Too Many Ambiguities
// Posted by Emily on 03/05/2014 (9:28 PM)
The two articles for Thursday posed some really interesting questions and. First, I want to point out a few things in the story about Aaron Schwartz. As mentioned in the article, Aaron’s family declared publicly that the government’s pursuit of Aaron’s arrest contributed to his suicide. Is it really fair to say that? We have debated back and forth so much throughout class that the government either is doing too much or too little when it comes to safety, protection, prosecution, etc. on the internet. We seem to not be able to decide the exact role the government should play. We say by spying the government is exerting too much power and invading too much privacy. When talking about all the hackings, riots as a result of social media, etc. we say that the government is not doing enough to prevent social catastrophes. So where is the line drawn? I am also confused about who and why the government decides to pursue in these situations. Obviously after all of the information we’ve learned thus far through articles and class, partaking in the risky business of the internet has become a pastime for a lot of people in our country. I don’t think it is necessarily fair for the few who are actually targeted and then prosecuted. I think it is taking it too far as to say the government played a role in Schwartz’s death. It also makes me question to what extent is something illegal or even wrong? This question is further analyzed in a quote from the genius himself– “Is sharing a video on BitTorrent like shoplifting from a movie store, or is it like loaning a videotape to a friend?” This is obviously an extremely gray area as typically this cannot be addressed unless the situation actually occurs. However, in terms of justice and establishing a finer line between the two, I think this idea needs to be addressed and a clear decision needs to be made. It will make virtual and real life much easier. I think one of the main problems is that people don’t necessarily know what they are doing is wrong. For example, the maid of honor who sings her speech to love story by taylor swift, only changing some of the words and completely keeping the tune, probably doesn’t realize that is technically illegal. But should that really be illegal? I don’t think so.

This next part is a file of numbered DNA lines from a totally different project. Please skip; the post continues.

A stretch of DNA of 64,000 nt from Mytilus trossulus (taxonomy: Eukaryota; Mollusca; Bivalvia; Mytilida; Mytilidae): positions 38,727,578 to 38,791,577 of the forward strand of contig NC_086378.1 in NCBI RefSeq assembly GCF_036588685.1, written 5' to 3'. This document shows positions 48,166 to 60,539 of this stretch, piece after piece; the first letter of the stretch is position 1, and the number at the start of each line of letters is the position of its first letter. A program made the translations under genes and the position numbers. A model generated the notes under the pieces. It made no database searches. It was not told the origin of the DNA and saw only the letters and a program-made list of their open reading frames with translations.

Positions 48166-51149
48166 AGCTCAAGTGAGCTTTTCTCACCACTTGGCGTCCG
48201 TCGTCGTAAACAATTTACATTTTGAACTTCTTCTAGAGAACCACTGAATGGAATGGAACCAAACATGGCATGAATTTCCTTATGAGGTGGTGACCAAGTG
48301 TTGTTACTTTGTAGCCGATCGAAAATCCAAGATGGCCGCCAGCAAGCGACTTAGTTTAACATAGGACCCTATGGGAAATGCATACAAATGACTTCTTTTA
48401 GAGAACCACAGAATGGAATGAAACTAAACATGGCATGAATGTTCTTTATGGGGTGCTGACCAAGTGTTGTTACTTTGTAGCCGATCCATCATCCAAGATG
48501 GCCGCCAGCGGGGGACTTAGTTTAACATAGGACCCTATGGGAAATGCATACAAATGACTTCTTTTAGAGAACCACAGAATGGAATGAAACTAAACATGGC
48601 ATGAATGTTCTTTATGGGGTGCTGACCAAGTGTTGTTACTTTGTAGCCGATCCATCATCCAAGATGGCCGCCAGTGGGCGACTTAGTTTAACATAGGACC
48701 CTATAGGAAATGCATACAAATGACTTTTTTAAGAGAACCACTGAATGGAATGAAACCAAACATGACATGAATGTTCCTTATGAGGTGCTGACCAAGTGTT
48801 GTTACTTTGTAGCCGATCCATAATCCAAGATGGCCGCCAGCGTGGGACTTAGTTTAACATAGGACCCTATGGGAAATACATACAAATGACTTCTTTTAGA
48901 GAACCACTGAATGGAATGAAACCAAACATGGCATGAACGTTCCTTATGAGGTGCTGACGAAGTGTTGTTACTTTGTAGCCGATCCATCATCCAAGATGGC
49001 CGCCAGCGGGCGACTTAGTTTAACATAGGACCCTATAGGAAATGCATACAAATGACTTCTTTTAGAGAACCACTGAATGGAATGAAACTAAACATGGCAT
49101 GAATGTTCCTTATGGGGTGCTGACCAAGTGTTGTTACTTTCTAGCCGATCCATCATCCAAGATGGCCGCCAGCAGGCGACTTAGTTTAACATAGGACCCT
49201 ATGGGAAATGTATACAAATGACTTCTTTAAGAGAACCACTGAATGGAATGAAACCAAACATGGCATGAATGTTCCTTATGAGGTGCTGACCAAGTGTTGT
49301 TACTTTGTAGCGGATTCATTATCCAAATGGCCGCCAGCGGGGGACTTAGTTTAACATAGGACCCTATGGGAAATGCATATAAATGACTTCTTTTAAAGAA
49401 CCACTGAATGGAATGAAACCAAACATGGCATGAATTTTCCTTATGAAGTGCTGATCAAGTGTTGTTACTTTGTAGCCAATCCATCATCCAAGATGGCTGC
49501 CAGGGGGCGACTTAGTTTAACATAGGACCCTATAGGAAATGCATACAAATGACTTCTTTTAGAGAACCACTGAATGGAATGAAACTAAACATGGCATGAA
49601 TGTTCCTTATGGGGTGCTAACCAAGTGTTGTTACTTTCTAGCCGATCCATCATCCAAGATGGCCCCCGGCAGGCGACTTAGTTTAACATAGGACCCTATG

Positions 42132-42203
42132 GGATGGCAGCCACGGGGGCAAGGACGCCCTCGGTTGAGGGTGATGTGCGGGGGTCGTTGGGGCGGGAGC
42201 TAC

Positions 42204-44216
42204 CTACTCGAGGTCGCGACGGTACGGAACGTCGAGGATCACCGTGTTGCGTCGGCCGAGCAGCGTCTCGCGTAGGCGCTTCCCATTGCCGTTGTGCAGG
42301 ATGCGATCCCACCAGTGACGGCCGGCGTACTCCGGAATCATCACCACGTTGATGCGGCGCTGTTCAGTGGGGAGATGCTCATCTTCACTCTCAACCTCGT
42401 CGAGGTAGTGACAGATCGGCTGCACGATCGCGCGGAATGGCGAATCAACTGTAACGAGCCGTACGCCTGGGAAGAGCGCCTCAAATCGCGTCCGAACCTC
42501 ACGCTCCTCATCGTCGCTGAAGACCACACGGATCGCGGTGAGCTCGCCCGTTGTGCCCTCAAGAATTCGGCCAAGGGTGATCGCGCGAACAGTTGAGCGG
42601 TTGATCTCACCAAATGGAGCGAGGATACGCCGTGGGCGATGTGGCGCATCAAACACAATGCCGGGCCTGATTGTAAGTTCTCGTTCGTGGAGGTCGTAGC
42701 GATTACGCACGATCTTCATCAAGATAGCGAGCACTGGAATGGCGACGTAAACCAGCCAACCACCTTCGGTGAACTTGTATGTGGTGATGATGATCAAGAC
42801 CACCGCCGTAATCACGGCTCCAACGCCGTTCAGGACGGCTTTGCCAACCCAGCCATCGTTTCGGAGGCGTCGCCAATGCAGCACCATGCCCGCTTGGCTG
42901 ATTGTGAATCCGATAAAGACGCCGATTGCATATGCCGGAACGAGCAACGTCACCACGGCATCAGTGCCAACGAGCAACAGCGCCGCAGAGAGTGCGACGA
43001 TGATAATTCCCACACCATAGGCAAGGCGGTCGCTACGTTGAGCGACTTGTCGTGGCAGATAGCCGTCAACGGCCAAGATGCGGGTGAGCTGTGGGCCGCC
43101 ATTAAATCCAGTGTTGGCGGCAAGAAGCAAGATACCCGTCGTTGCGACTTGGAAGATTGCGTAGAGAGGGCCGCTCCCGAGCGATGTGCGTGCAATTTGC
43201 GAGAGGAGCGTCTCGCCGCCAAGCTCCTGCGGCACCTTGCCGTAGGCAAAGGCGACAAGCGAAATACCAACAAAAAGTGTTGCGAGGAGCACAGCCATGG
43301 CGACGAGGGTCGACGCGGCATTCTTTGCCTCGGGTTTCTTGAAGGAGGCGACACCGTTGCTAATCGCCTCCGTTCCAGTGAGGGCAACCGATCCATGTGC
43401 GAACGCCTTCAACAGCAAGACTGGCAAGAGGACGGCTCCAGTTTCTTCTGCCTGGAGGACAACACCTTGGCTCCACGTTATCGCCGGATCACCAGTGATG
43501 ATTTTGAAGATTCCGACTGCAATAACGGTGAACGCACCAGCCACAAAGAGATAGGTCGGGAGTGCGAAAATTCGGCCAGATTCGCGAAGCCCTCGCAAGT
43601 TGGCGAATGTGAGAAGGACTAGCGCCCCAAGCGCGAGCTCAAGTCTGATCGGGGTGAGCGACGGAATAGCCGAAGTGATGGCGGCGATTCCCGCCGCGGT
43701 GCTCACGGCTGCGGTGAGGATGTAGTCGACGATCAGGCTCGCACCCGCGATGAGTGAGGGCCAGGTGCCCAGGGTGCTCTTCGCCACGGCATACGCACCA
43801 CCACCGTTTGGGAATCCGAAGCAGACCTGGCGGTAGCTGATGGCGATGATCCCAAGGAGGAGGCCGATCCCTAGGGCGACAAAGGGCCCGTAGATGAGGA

As for the Lanier article, he makes some pretty harsh claims. Coming from the inside out though, he is hard to completely ignore. He believes the massive use of the internet is shrinking the economy, exemplified in programs such as Facbeook and Google Translator. On this point, I disagree. How can Google translator, something that allows us to connect with other languages and cultures in a more efficient way, be shrinking our economy? Facebook has made billions of dollars (maybe not so ethically), creating jobs, innovating new ideas, and has expanded the world to be a much more connected place.
What would happen to suicide rates if the Internet did not exist the way it does? That is, no social media sites existed, etc. I would like to think rates wouldn’t be so high, but I don’t think that would be the case. I think that bullying has been in existence for decades, it just appears to be on the rise because we are now able to document it, publish it, and publicize it– The way we hurt each other has evolved. (Keep in mind that suicide is ranked as one of the top three causes of death in the 15-44 age group). This also feeds into another point Lanier makes, which is that anonymity is a “poison seed.” –the way it doesn’t hide, but brandishes the ugliness of human nature beneath the anonymous screen-name masks. Do you think the world would be a happier place without the mayhem of the Internet? I honestly do.
A podcast discussing the severity of suicide and the internet.
the trailer for a cyberbullying documentary